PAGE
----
ADHD mindfulnessWhat Is Mindfulness?

Alice has been taking a mindfulness class for several weeks. At dinner with her friends, one of them asks, “So, what is mindfulness, really?” Alice explains that mindfulness is paying attention to the present moment. “Like right now,” she says, “noticing with full awareness that we are sitting at a table and talking to each other.

“Of course, on some level we know that we’re sitting and talking,” Alice continues, “but often we are acting on automatic pilot, distracted or thinking about something else.  Typically, we aren’t fully present, fully noticing what it’s like to be here together right now.  Most of the time we don’t have that kind of awareness, unless we actively bring our attention to it.”

So as Alice points out, the essence of mindfulness practice is intentionally bringing attention to the aspects of the present moment.  It is also a practice of having an open and curious attitude, one that invites clear investigation of what is, without being colored by expectations, preconceived judgments or excessive reactivity. 

Such practice can create new awareness and flexibility in thinking, and is well known to decrease stress and lead to enhanced psychological well-being.  It can also help develop self-regulation skills, which makes it an important tool in ADHD, a disorder characterized by difficulties with self-regulation or self-control.

Here are two examples of key self-regulation skills:

  • Attention Self-Regulation. Mindfulness practice requires paying attention to attention and directing it at will to the present moment.  As such it can strengthen your ability to be aware of where your attention is.  It allows you to notice when your attention is high jacked by a distraction or pulled by your busy mind.  Such meta-awareness (or awareness of the contents of your mind) gives you an opportunity to bring the attention back to where you want it to be.  Of course typically for those with ADHD (and in fact those without ADHD) this simple process is not an easy process.  It is often a practice of repeatedly catching yourself being distracted and returning attention to the present moment.  Such back and forth can be frustrating; however, if done with curiosity and acceptance, the repeated returning of attention can train your attention regulation skills.  And you could say that like a muscle, with training, attention can get stronger.
  • Emotion Self-Regulation.  By bringing attention to the present moment, especially noting your body sensations as you are having an emotion, often helps you observe the emotional reaction from a new, witnessing perspective.  This can help you discover new layers to what you are feeling.  You also learn to step back and not be driven by the emotion and resist impulsive actions. You can have more choice in what you do and are not longer at mercy of biological wiring, old habits and knee-jerk reactions.  With an open, non-judgmental attitude, can help you deal with difficult emotions in a compassionate and balanced way.  This can help manage stress or conflict in an entirely new, thoughtful, and often transformative way.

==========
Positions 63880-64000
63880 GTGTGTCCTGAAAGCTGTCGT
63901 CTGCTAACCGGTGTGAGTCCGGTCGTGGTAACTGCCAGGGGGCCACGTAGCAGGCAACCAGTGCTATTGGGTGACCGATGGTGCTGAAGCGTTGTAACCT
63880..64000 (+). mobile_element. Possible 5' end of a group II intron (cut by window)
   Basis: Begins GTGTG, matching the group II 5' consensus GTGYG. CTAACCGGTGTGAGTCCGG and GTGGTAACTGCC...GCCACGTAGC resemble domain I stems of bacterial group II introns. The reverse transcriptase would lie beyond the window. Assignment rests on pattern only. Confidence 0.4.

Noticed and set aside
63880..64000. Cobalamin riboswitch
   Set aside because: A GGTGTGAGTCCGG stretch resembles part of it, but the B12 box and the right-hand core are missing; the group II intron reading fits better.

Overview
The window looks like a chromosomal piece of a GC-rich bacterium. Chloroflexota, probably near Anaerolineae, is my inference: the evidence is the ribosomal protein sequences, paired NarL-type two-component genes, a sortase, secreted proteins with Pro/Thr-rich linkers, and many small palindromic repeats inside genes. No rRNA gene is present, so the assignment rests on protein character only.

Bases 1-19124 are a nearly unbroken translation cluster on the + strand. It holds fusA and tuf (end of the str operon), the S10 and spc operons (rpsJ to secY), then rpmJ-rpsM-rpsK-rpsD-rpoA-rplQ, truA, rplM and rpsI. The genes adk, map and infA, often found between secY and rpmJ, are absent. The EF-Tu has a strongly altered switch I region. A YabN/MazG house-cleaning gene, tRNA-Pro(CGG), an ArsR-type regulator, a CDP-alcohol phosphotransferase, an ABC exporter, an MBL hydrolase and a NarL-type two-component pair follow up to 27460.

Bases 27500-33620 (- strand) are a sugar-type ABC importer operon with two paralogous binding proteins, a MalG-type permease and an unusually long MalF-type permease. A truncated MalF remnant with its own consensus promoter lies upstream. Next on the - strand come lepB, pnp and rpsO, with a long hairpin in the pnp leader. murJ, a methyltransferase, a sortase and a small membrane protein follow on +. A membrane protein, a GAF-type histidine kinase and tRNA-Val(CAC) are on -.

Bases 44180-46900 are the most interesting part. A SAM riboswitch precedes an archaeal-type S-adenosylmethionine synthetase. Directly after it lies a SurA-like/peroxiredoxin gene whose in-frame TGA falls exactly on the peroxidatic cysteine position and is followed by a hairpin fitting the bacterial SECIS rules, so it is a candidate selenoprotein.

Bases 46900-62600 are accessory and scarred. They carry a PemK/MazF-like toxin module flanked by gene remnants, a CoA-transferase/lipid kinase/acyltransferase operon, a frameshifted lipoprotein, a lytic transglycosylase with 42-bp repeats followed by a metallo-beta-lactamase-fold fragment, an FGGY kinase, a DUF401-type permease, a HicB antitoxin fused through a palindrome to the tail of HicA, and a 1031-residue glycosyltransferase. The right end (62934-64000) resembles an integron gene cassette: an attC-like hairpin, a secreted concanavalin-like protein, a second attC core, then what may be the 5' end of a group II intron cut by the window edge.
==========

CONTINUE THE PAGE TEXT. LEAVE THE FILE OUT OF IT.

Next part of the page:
With mindfulness we all can develop better attention and emotion regulation so our actions become more purposeful and thoughtful.  And when we still fail, we can have more awareness and understanding, more self-compassion and more ability to continue trying.

Dr. Lidia Zylowka’s new book The Mindfulness Prescription for Adult ADHD: An 8-Step Program for Strengthening Attention, Managing Emotions, and Achieving Your Goals is now available!


Lidia Zylowska About Lidia Zylowska

Lidia Zylowska, MD, is a psychiatrist specializing in mindfulness-based approaches to mental health and the author of The Mindfulness Prescription for Adult ADHD. A cofounder and faculty member at UCLA’s Mindful Awareness Research Center, she led the first study of mindfulness training in ADHD. For more information, visit


  1. I am currently reading an excellent book which is based on the subject of mindfulness. It is called ‘RECONCILIATION healing the inner child’ and was written by a Vietnamese buddhist monk named Thich Nhat Hanh.

    I think this is a good book for people with ADHD to read, because many of us maybe carrying pain from our childhood. An open mind is needed when reading this book because it is based on buddhist values which many in the west may not be accustomed to.

    • Jennifer Koretsky Jennifer Koretsky says:

      I agree, Tom. I’m a big fan of Thich Nhat Hanh. My favorite book, and the one I recommend to the vast majority of my clients, is “Being Peace.” :-)


  1. […] When you have ADHD, things can seem so overwhelming.  It’s difficult to just focus on the present – doing one step at a time.  But doing just that – focusing on what is going on right now – can help you with your financial difficulties.  The practice of focusing on the here and now is called “mindfulness”. […]